In botany, a peduncle that proceeds in a right line from the base to the apex of the inflorescence. This term is sometimes applied to the stipe of a fern, but not properly. Lindley.


Pertaining to the muscles of the back; rickety.

RA-CHI'TIS, n. [Gr.]

This term implies inflammation of the spine, but it is applied to the disease called Rickets, which is a mere corruption of rachitis.

RA'CI-NESS, n. [See Racy.]

The quality of being racy.

RA'CING, ppr.

Running swiftly; running or contending in a race.

RACK, n.1 [D. rek, rack, stretch; rekker, to stretch; Sax. racan, ræcan, Eng. to reach; G. recken, to stretch; reckbank, a rack. See Reach and Break. Class Rg, No. 18, 21, 33.]

  1. An engine of torture, used for extorting confessions from criminals or suspected persons. The rack is entirely unknown in free countries.
  2. Torture; extreme pain; anguish. A fit of the stone puts king to the rack and makes him as miserable as it does the meanest subject. – Temple.
  3. Any instrument for stretching or extending any thing; as, a rack for bending a bow. – Temple.
  4. A grate on which bacon is laid.
  5. A wooden frame of open work in which hay is laid for horses and cattle for feeding.
  6. The frame of bones of an animal; a skeleton. We say, a rack of bones.
  7. A frame of timber on a ship's bowsprit. – Mar. Dict.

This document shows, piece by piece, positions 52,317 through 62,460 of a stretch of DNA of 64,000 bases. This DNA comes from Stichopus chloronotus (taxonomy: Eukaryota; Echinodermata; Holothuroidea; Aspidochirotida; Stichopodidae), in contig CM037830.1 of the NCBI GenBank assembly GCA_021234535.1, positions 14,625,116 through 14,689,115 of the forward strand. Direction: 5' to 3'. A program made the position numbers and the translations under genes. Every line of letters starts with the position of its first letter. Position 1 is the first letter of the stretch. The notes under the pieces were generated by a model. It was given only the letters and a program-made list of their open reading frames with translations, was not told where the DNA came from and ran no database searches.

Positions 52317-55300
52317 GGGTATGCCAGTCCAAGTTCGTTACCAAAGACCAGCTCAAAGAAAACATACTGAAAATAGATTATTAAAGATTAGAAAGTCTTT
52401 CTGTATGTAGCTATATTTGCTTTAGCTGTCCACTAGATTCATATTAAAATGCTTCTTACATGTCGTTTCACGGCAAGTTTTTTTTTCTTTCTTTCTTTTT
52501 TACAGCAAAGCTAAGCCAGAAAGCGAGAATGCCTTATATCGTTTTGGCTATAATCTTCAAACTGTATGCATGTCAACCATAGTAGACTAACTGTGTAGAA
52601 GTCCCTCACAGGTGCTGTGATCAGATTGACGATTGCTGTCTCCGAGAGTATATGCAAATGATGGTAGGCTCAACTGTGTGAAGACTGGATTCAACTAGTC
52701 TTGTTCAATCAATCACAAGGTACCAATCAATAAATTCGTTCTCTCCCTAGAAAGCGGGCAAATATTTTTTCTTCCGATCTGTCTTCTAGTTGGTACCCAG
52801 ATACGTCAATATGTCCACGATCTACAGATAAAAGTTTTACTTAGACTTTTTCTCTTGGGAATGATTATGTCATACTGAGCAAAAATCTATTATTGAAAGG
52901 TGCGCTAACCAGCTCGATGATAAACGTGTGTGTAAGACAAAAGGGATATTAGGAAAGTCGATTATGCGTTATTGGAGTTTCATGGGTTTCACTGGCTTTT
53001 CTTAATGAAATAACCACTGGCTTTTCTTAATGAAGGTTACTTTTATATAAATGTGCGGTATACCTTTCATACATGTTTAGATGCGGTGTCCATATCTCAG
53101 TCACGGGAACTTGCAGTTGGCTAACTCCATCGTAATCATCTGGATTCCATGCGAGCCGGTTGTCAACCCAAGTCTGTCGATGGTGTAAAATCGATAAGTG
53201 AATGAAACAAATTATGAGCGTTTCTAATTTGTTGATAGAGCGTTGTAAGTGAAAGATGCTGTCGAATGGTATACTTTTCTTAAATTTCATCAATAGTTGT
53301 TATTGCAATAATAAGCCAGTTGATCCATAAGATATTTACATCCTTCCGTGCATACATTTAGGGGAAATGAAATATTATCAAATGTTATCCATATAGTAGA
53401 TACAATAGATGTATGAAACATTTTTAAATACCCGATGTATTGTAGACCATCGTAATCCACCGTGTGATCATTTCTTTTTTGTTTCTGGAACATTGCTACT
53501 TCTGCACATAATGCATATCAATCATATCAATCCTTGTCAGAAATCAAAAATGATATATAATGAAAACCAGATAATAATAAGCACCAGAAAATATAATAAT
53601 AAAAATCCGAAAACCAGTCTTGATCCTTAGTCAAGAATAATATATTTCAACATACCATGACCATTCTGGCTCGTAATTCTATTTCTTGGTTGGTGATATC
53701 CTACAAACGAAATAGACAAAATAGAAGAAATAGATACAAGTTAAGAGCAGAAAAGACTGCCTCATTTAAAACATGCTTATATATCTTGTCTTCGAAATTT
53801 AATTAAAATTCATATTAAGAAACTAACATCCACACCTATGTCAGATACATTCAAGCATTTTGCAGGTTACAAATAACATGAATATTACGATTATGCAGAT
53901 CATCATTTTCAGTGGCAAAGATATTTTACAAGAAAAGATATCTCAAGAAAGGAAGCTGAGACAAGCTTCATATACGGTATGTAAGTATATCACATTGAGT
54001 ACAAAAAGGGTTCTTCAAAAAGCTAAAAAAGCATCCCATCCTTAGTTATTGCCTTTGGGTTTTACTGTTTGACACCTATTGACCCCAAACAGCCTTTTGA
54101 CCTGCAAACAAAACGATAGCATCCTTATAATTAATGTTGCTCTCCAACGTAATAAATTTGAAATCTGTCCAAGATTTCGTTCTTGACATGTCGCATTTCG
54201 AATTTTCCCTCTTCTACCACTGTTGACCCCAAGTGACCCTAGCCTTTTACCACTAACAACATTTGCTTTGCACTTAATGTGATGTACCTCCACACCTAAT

RACK, n.2 [Sax. hracca, the neck; Gr. ῥαχις, the spine; W. rhac; D. kraag, G. kragen, Sw. and Dan. krage, a collar; Old Eng. crag.]

The neck and spine of a fore quarter of veal or mutton. [The two foregoing words are doubtless from one original.]

RACK, n.3 [Sax. rec, steam; recan, to exhale; D. rook, rooken; G. rauch, rauchen; Sw. rök, röka; Dan, rog, roger. See Reek.]

Properly, vapor; hence, thin flying broken clouds, or portion of floating vapor in the sky. The winds in the upper region, which move the clouds above, which we call the rack. – Bacon. The great globe itself, / Yea, all which it inherit, shall dissolve, / And, like this unsubstantial pageant, faded, / Leave not a rack behind. – Shak. It is disputed, however, whether rack in this passage should not be wreck.

RACK, n.4 [for arrack. See Arrack.]

Among the Tartars, a spirituous liquor made of mare's milk which has become sour and is then distilled. – Encyc.

RACK, n.5

In machinery, a rectilineal sliding piece, with teeth cut on its edge for working with a wheel.